For 30 years Ted Wood has been synonymous with Durham University rugby. During that time a stream of talented players, such as Will Carling, Phil de Glanville, Will Greenwood and Charlie Hodgson, passed through the portals of the Racecourse Ground.
Wood's decision to step down at the age of 71 represents the end of an era.
So many owe him a huge debt. Greenwood described his contribution as "immeasurable" while Falcons England fly-half David Walder said: "He's a legend. He's given me and the professionals the chance to make it."
Born in Barnsley, Wood was educated at Queen Elizabeth School, Wakefield, a rugby school where he got his first taste of the game that was to be his life.
He played for the Army, Barnsley (at the age of 14), Wakefield, Sheffield and Blackheath, and taught at Tunbridge Wells.
He said: "It didn't really fit a boy from Barnsley, I was not really equipped to teach in Tunbridge Wells, it was something of a culture clash."
It was while at Tunbridge Wells that Wood played for Blackheath, at the time the biggest club in the country. But he was eventually attracted to Durham and appointed Academic Bursar at Hatfield College in 1974 with a role in the School of Education.
Wood fondly describes Hatfield as "a very, very special college." In the 1974 UAU final, 14 of the Durham University team that played Loughborough were from Hatfield and the 15th from St Hild and St Bede.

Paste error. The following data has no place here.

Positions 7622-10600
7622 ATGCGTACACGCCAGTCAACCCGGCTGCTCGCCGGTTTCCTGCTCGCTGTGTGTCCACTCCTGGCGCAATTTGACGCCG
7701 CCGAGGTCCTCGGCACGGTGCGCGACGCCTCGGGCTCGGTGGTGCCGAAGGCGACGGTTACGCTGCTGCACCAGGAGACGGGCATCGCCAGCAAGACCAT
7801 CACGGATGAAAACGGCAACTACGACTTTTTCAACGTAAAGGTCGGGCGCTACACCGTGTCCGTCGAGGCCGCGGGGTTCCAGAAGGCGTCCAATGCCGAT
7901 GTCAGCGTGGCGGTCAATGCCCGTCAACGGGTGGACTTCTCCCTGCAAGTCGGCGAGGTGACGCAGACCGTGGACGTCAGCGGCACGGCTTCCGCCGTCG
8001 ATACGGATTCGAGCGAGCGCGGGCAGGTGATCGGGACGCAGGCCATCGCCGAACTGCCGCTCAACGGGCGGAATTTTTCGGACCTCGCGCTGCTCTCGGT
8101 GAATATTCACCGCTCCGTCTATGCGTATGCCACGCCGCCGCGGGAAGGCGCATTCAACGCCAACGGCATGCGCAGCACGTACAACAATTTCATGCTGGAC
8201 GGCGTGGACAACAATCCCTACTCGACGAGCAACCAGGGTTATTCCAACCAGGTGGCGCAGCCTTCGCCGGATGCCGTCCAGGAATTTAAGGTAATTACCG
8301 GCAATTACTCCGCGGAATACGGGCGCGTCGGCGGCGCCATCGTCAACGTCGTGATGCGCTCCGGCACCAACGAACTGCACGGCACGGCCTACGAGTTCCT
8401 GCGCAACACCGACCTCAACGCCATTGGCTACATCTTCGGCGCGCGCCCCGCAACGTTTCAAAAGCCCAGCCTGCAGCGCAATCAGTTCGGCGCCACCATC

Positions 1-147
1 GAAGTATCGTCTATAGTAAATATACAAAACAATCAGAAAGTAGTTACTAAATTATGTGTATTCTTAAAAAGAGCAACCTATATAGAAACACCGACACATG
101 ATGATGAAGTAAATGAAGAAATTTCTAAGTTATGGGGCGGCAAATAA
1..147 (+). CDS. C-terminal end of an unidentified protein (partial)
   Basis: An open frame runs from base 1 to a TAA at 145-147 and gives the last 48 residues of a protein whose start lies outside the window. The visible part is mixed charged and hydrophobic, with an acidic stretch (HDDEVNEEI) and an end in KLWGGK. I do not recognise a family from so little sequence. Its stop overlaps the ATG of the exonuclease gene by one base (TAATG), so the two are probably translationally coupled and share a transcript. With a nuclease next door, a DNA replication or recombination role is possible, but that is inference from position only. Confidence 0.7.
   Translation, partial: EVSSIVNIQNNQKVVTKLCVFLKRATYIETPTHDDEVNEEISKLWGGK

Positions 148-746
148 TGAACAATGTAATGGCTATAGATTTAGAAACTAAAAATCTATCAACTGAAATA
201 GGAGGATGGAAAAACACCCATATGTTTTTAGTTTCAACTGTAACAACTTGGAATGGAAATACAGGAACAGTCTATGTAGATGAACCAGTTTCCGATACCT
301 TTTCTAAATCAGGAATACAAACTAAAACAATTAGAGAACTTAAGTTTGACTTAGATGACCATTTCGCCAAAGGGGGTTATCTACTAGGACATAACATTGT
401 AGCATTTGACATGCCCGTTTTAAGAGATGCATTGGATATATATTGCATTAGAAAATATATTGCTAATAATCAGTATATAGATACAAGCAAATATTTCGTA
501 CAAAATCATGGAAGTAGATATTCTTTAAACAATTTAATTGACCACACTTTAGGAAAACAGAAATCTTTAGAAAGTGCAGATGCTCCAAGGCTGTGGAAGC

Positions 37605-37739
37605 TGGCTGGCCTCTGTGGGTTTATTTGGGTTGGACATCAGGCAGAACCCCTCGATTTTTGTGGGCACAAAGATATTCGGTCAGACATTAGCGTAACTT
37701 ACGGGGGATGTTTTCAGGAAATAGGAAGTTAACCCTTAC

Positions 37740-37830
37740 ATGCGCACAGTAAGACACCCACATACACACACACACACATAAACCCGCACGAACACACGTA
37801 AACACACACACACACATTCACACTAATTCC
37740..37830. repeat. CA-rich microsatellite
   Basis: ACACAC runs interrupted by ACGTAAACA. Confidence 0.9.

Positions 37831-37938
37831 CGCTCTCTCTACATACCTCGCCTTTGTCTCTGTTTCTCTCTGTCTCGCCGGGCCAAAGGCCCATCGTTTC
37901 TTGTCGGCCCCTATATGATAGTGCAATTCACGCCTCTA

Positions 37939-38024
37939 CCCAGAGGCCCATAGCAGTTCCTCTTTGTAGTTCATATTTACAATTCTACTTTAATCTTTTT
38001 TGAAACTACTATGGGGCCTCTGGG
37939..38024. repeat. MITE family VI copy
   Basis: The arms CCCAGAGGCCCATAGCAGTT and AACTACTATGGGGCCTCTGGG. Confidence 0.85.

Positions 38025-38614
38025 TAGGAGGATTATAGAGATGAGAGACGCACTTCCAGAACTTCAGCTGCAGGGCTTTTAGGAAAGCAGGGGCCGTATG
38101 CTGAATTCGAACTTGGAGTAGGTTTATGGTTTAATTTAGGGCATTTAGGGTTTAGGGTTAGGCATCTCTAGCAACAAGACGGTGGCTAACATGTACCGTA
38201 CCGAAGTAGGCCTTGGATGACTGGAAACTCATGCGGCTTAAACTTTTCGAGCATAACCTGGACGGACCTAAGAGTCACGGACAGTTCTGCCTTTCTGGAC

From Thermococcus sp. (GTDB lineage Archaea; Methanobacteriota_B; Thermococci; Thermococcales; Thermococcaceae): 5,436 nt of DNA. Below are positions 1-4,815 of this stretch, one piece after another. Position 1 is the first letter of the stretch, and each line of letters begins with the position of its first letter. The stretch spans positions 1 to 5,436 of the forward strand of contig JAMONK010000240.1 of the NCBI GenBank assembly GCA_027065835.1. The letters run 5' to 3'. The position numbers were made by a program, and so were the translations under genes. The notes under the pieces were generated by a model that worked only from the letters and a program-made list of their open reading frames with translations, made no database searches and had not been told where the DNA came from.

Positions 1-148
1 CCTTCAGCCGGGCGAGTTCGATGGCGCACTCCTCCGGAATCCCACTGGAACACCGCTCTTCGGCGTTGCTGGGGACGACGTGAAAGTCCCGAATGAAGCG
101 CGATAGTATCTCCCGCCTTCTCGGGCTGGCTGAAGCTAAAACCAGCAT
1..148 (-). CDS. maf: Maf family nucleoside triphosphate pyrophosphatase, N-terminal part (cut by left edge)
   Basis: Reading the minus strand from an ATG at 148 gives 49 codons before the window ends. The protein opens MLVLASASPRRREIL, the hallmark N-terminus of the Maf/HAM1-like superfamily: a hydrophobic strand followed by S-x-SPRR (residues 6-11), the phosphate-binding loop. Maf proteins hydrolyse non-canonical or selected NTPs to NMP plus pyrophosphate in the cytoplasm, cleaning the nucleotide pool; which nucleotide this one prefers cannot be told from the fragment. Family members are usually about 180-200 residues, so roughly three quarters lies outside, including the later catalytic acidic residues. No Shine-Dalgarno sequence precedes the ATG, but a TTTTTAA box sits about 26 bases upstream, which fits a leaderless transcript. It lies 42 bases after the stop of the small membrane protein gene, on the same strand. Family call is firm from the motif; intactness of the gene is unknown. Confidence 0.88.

Durham won the UAU (now the BUSA) title in 1965 and 1969, played in the final in 1973 and 1974 and then, after a 12 years of near misses, won four titles in five years.
It was a time when county and international selectors haunted the Racecourse Ground .
"People comment on the fact that I have never been paid," said Wood. "Well, you can't measure everything by money. I'm a lot richer than most people for that. There are people coaching in clubs who hate it, but it is their livelihoods, and that must be a terrible scenario."
Although player development has always been his credo, Wood has had his successes with Durham, with the North of England when they beat Australia at Otley and with the North in the Divisional Championship, England Students and Durham County.
"Rugby was strong long before I came to Durham," he added. "Players get tired of the same guy doing the same things and I'm delighted to see Howie Nicholson and Phil Harvey in charge now - they know what they are doing."
It would be nice to say that Wood leaves Durham in rude health. But he does feel rugby at the university is under threat because of the lack of facilities and funding.
Wood believes the biggest problem is the increase in student numbers and the massive expansion in those wishing to play university and college rugby.
"The spectacular growth has made Durham University the biggest community club in the country, but sadly, there has been little growth in the provision of playing and training facilities."
He is disappointed that over 900 players must train on the same pitch.
Hopefully, the appointment of Nicholson as the new director of rugby will improve matters but as Wood points out: "This has to be a university responsibility and is one of urgency."